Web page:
The major result of this paper is a Feynman–Kac–Itô formula. Here, assumption (A) suffices, as it guarantees closability of the forms $$Q_{v,\theta }^{(c)}$$ and $$Q_{v,0}^{(c)}$$,

\begin{aligned} \text{(A) }\Longrightarrow \hbox {Feynman--Kac--It}\hat{\mathrm{o}} \,\hbox {formula for } \mathrm{e}^{-tL_{v,\theta }}\quad (\hbox {Theorem 4.1}) \end{aligned}

It is remarkable that we do not need any explicit knowledge of the operator to prove this result. In particular assumptions (B) or (C) which guarantee such knowledge do not enter.

Finally, let us mention a situation under which all results of the paper hold:

1. (D)

$$v\in \mathcal {B}_{0}$$.

Let us discuss some examples for these classes of potentials. We start by an important subclass of $$\mathcal {B}_{0}$$—the Kato class. Then, we give examples on the threshold of $$\mathcal {B}_{0}$$ and $$\mathcal {A}_{0}$$. Finally, we refer to the general framework of admissible potentials, where $$\mathcal {A}_{0}$$ can already seen to be featured.

### Example 2.5

(Kato class) We recall that a function $$w:X\rightarrow \mathbb {R}$$ is in the Kato class $$\mathcal {K}$$ of the regular Dirichlet form $$Q=Q_{0,0}$$, if and only if

\begin{aligned} \lim _{t\rightarrow 0+}\sup _{x\in X}\int ^t_0\sum _{y\in X} \mathrm {e}^{-s L}(x,y) |w(y)| m(y)\mathrm{d}s =0, \end{aligned}

where $$(x,y)\mapsto e^{-tL}(x,y)$$ is the kernel of the semigroup of the operator $$L=L_{0,0}$$ associated to Q. By combining [30, Lemma 3.1] with [43, Theorem 3.1], we immediately get $$\mathcal {K}\subseteq \mathcal {B}_{0}$$. So, one has

\begin{aligned} \ell ^{p}(X)\subseteq \mathcal {K}\subseteq \mathcal {B}_{0} \quad \text { for all } \, p\in [1,\infty ], \end{aligned}

where of course $$\ell ^p(X)=\ell ^p(X,m\equiv 1)\subseteq \ell ^{\infty }(X)$$. This follows from the uniform estimates

\begin{aligned} \mathrm {e}^{-sL}(x,y)m(y)\le \sum _{z\in X}\mathrm {e}^{-sL}(x,z)m(z)\le 1,\quad s\ge 0, \quad x,y\in X. \end{aligned}

Here, the second inequality follows as Q is a Dirichlet form. We would like to stress the fact that the validity of the inclusion $$\ell ^p(X)\subseteq \mathcal {K}$$ without any further assumptions on Q is a special feature of discrete spaces, in the sense that on Riemannian manifolds one needs considerable curvature assumptions to produce $$L^p$$-type subspaces of the corresponding Kato class for $$p\ne \infty$$ (cf. [29]).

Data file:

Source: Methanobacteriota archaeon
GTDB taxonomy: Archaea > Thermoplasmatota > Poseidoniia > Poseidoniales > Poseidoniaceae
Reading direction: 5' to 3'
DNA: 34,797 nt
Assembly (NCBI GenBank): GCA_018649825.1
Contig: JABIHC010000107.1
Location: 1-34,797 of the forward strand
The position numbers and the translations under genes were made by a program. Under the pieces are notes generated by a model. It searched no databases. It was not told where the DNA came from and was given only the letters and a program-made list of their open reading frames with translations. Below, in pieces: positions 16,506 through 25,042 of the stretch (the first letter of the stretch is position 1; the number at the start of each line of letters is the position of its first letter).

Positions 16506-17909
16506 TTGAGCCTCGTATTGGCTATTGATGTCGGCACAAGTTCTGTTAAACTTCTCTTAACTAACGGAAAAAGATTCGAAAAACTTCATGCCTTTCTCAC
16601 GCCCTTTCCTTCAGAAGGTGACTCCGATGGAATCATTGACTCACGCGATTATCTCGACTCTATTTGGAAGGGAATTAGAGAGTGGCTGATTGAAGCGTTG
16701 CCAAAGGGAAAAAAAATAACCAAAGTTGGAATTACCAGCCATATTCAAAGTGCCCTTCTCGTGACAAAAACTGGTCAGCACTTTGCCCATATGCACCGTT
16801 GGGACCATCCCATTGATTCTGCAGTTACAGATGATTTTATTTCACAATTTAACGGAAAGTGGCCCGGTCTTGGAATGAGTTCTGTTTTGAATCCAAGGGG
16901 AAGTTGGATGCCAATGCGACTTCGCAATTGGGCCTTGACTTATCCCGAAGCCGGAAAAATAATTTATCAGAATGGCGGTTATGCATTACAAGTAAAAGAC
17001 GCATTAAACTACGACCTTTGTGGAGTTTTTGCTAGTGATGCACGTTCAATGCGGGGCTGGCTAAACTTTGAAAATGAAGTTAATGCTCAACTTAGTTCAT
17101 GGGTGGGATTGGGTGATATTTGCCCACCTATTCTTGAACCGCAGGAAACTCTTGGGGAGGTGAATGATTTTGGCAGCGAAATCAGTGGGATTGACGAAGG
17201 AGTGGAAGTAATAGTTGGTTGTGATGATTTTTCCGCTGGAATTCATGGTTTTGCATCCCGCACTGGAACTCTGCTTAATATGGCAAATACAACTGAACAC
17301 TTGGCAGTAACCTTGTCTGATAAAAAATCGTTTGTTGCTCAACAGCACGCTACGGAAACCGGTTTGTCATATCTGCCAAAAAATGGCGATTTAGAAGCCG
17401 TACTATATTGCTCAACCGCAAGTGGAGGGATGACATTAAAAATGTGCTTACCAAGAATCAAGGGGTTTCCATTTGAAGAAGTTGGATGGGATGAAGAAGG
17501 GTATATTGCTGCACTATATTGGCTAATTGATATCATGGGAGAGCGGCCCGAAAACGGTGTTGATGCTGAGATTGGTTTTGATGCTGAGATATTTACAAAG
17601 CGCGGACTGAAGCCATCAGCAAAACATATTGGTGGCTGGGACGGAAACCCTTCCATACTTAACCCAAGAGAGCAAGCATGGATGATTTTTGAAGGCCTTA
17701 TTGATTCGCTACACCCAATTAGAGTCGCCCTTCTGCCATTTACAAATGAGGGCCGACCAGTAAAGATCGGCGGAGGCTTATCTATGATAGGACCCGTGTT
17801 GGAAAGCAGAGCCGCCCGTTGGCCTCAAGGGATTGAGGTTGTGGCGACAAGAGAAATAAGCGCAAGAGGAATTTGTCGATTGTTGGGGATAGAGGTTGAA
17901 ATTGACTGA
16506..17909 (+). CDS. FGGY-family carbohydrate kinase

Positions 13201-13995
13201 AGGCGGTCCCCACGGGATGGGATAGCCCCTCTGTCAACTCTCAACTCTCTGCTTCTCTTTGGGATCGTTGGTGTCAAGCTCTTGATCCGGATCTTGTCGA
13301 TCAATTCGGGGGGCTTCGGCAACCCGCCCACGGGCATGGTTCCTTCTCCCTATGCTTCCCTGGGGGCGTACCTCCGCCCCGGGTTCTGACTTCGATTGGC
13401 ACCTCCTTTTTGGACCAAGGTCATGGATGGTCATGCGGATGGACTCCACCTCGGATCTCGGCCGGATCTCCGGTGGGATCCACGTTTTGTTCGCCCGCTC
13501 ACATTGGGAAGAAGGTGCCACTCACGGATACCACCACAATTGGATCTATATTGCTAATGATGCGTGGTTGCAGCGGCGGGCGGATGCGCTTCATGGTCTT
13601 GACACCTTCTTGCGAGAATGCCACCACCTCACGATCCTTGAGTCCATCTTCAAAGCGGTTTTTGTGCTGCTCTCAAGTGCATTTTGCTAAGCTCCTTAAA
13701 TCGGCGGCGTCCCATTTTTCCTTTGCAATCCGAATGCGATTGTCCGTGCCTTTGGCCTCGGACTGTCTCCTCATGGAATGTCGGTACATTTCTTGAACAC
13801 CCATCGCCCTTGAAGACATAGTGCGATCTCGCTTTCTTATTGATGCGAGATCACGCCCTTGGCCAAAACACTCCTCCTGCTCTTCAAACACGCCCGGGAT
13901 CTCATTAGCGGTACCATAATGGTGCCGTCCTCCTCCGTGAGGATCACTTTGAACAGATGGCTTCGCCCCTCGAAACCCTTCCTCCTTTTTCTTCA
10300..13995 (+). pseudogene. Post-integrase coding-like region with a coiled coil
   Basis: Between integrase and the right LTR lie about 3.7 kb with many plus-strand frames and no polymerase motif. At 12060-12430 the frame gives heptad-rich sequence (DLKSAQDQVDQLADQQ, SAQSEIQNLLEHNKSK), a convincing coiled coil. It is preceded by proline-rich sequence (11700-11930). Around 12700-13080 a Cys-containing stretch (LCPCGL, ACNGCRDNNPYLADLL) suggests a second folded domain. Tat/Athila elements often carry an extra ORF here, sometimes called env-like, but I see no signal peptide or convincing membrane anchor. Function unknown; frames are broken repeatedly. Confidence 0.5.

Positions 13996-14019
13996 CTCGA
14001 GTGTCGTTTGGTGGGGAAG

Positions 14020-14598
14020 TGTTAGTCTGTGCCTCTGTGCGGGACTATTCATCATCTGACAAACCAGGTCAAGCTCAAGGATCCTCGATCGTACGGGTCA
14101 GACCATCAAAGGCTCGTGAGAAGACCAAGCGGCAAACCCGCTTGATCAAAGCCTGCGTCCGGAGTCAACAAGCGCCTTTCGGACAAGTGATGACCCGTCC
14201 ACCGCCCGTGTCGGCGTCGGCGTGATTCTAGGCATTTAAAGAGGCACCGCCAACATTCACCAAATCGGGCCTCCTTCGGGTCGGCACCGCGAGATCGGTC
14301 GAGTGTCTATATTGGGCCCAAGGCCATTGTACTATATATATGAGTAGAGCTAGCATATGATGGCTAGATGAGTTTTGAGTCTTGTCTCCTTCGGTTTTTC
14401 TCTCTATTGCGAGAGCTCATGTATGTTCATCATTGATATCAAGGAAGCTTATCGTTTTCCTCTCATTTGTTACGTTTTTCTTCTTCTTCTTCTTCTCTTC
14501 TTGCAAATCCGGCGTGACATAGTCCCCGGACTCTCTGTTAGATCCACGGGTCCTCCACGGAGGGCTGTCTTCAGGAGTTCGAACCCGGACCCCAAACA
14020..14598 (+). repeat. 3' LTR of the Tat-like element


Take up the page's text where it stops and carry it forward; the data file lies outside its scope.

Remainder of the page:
Let us come to examples at the threshold of $$\mathcal {A}_{0}$$ and $$\mathcal {B}_{0}$$.

### Example 2.6

Let (Xb) be a graph and m a measure. Recall that Cheeger’s constant is given by

\begin{aligned} \alpha :=\inf _{W\subseteq X\text{ finite }}\frac{b(\partial W)}{\deg _{1}(W)}, \end{aligned}

where $$\partial W= W\times (X{\setminus } W)$$ and $$\deg _{1}(x)=\sum _{y\in X}b(x,y)$$. Then, for $$\varphi \in C_{c}(X)$$ one has the following inequality [12, 26],

\begin{aligned} \left( 1-\sqrt{1-\alpha ^{2}}\right) q_{\deg _{m}}(\varphi )\le Q(\varphi ). \end{aligned}

In the case $$\alpha >0$$, consider

\begin{aligned} v_{\varepsilon } :=-\frac{(1-\varepsilon )}{\left( 1-\sqrt{1-\alpha ^{2}}\right) }\deg _{m}, \quad \varepsilon \ge 0. \end{aligned}

Then, $$v_{\varepsilon }\in \mathcal {B}_{0}\subseteq \mathcal {A}_{0}$$ for $$\varepsilon >0$$ and, for $$\varepsilon =0$$, we have $$v_{0}\in \mathcal {A}_{0}$$.

In order to present an example in $$\mathcal {A}_{0}{\setminus } \mathcal {B}_{0}$$ consider a binary tree with standard weights, i.e., $$b(x,y)\in \{0,1\}$$. In this case, the inequality above is sharp independent of the choice of the measure m. Moreover, for a probability measure m the form $$q_{v_{0}}$$ for the potential $$v_{0}$$ is unbounded on $$\ell ^{2}(X,m)$$. Thus, $$v_{0}\in \mathcal {A}_{0}{\setminus } \mathcal {B}_{0}$$.

Finally, we address a rather abstract class of potentials which includes $$\mathcal {A}_{0}$$.

### Example 2.7

As it can be seen from Theorem 2.9 below, the class of admissible potentials corresponding to the closure of $$Q_{v_{+},0}^{(c)}$$, which has been introduced in [46, 47] includes $$\mathcal {A}_{0}$$. See [27] for further characterizations of the class of admissible potentials.

In summary

\begin{aligned} \mathcal {K}\subseteq \mathcal {B}_{0}\subseteq \mathcal {A}_{0}\subseteq \{\hbox {admissible potentials}\}, \end{aligned}

where there are examples such that the inclusion in the middle is strict.